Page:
By Kat Meads
Associate Professor Michael Cheers was interviewed by the San Jose Mercury News at the unveiling of a downtown mural.
The San Jose Mercury News interviewed Associate Professor Michael Cheers, School of Journalism and Mass Communications, regarding the December unveiling of a multicultural mural in downtown San Jose that depicts six barbers of Barbers, Inc. styling the locks of six icons, including Muhammad Ali, Bruce Lee, Johnny Cash and poet Maya Angelou. “Imagine kids leaving here and seeking out Maya’s books of poetry,” Cheers said. The mural is located near the corner of Eighth and Santa Clara streets.
Department of Physics and Astronomy Lecturer Friedemann Freund, a senior scientist at NASA’s Ames Research Center in Mountain View, was a presenter at the American Geophysical Union’s fall meeting in San Francisco. He shared his research on predicting earthquakes via electromagnetic anomalies that appear in the Earth’s crust minutes to days before an earthquake occurs.
This month, iSchool Assistant Professor Christine Hagar presented at the United Nations International Strategy for Disaster Reduction Science and Technology Conference in Geneva, Switzerland. Hagar shared research on her specialty, crisis informatics, concerning the role of information professionals and public libraries in disasters and collaborations with disaster and emergency management agencies.
In December, Professor of Art and Art History and Director of the Natalie and James Thompson Art Gallery Jo Farb Hernandez presented her book “Singular Spaces: From Eccentric to the Extraordinary in Spanish Art Environments” at the Reina Sofia Museum in Spain. Hernandez’ book was presented along with books by three other women who have recently published on the theme of art brut/art environments in Spain, Cuba and Italy.
Last month Lecturer Sharmin Khan, Department of Computer Science and Department of Linguistics and Language Development, published “A Muslim call to fight radical Islam” in the San Jose Mercury News, calling on “all progressive Muslims to wake up to the peril within our midst.” Read the article online.
Assistant Professor Ellen Middaugh, Department of Child and Adolescent Development, was interviewed by NBCBayArea.com on how to discuss the recent Paris terrorist attacks with children. Most critically, parents should emphasize that the actions of Islamic extremists do not reflect the beliefs and actions of all Muslims, Middaugh stressed. Read more online.
Professor Scott Myers-Lipton, Department of Sociology and Interdisciplinary Social Sciences, is leading a San Jose business tax initiative. The proposed ballot measure would establish a gross-receipts tax, taxing businesses based on income. The proposal will go before voters in November if 20,000 signatures can be gathered in six months. Myers-Lipton, who also led the successful 2012 campaign to raise the city’s minimum wage, is the author of “Ending Extreme Inequality” (Paradigm 2015).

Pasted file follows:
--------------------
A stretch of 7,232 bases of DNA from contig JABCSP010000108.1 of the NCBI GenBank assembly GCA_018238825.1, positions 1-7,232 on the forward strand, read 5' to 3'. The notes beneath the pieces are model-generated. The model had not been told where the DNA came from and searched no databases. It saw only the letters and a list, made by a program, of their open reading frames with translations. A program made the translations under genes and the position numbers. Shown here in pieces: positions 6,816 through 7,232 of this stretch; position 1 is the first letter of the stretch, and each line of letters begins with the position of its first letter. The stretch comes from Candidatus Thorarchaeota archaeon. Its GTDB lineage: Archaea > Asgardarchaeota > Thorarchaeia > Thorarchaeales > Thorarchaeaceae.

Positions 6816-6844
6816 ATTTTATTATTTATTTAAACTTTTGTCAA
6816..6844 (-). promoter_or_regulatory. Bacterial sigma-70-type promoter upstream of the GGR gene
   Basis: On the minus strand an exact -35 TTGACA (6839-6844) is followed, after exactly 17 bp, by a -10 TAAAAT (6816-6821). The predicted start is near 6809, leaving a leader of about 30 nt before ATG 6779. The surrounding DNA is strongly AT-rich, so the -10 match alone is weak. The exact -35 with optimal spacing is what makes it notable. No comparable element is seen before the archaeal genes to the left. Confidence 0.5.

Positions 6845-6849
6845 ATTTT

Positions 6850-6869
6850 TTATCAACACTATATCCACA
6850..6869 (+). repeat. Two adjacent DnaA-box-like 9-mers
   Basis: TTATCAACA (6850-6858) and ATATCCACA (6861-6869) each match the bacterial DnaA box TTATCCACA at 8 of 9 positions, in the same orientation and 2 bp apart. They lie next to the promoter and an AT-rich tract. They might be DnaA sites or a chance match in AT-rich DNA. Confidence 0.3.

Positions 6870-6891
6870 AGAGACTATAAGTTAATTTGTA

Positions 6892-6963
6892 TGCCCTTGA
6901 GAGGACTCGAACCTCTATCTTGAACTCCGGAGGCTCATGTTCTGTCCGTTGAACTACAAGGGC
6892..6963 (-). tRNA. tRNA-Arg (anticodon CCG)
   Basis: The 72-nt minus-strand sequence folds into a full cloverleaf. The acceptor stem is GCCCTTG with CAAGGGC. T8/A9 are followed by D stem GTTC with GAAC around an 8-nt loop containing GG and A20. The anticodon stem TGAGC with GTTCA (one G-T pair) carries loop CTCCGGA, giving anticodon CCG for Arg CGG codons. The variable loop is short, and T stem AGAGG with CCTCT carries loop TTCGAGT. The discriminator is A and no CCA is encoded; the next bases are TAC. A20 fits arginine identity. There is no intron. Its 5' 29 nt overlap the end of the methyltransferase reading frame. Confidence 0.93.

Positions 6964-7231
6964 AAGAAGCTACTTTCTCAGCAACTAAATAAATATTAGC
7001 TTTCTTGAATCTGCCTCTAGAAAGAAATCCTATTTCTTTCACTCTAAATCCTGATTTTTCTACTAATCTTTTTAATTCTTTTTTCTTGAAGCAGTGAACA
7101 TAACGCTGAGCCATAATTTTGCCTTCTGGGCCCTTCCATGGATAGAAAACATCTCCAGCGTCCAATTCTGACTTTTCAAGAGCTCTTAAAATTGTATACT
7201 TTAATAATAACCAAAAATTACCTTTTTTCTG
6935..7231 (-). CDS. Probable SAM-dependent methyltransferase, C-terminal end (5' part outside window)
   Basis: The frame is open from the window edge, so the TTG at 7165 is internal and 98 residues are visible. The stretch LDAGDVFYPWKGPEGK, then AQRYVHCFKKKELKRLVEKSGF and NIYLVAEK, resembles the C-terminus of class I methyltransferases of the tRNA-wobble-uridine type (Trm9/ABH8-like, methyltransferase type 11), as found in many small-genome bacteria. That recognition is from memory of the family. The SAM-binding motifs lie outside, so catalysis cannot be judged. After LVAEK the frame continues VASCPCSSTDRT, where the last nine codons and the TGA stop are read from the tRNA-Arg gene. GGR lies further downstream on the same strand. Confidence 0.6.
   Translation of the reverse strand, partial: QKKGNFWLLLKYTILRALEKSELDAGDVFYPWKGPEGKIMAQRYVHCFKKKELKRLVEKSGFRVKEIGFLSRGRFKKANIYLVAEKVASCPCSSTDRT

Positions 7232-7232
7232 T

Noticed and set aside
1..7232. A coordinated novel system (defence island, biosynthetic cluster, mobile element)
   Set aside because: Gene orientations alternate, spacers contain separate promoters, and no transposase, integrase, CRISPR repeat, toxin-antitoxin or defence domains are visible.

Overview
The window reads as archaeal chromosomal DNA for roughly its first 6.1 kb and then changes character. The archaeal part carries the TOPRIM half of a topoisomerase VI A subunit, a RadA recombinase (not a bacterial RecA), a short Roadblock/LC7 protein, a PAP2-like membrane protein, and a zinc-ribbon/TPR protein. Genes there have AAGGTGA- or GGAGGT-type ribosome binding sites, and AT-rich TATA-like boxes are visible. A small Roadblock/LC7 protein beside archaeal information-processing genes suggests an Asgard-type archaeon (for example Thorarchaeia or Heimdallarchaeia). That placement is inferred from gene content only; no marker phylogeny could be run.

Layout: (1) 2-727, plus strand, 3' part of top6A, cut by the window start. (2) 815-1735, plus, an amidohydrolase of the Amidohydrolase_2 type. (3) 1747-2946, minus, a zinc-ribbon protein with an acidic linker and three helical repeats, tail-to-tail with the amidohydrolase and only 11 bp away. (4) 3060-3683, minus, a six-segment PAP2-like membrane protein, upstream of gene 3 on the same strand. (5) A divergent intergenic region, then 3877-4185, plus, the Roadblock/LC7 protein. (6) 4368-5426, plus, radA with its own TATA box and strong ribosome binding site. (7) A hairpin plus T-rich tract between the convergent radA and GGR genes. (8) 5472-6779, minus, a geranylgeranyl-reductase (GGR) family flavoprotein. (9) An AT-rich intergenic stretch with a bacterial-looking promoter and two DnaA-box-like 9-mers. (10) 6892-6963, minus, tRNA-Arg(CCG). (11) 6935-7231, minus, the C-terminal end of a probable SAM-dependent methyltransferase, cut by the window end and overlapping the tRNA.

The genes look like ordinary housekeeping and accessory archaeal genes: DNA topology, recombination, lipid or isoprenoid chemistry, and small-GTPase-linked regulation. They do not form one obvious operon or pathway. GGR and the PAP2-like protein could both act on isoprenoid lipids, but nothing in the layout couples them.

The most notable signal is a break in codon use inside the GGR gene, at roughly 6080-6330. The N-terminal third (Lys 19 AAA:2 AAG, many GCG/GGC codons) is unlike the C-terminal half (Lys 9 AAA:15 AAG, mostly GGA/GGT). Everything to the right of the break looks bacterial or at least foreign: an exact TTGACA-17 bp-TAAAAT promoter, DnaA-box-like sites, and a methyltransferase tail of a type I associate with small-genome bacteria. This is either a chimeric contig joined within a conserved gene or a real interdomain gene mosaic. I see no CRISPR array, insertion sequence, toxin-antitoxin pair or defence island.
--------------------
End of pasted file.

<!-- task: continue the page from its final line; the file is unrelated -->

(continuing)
Assistant Professor Dustin Mulvaney, Department of Environmental Studies, published an article in the San Jose Mercury News on climate change and the importance of preserving desert habitats. “Permanently protecting large swaths of the California desert, such as Mojave Trails National Monument, will ensure that these landscapes continue doing the important work of sequestering carbon pollution,” he wrote. Read the article online.
New Scientist interviewed Assistant Professor Aaron Romanowsky, Department of Physics and Astronomy, about his team’s discovery of a dwarf spheroidal galaxy “in distress, orbiting NGC 253, a giant spiral galaxy 11 million light years from Earth,” the article reported. “It looks like it’s being ripped apart by the larger galaxy,” Romanowsky said. Read more online.
Lecturer Edward Webb, Department of Accounting and Finance, was promoted to partner at Burr Pilger Mayer, one of the largest California-based accounting and consulting firms. Webb leads the firm’s Consulting Practice Group. At SJSU, he teaches corporate finance and accounting.
Professor Elizabeth Weiss, Department of Anthropology, recently spoke at the Milpitas Public Library on the links among modern health problems, lifestyle and evolutionary history. Weiss teaches physical anthropology courses at SJSU and has presented her research findings at annual meetings of, among others, the American Association of Physical Anthropologists, Canadian Association of Physical Anthropology and the Paleopathology Association.
The December issue of Nature Neuroscience featured an article co-authored by Biological Sciences Assistant Professor Katie Wilkinson on the discovery of a protein related to proprioception – a sense that allows humans and animals to tell where their body parts are relative to each other and the environment. Read more online.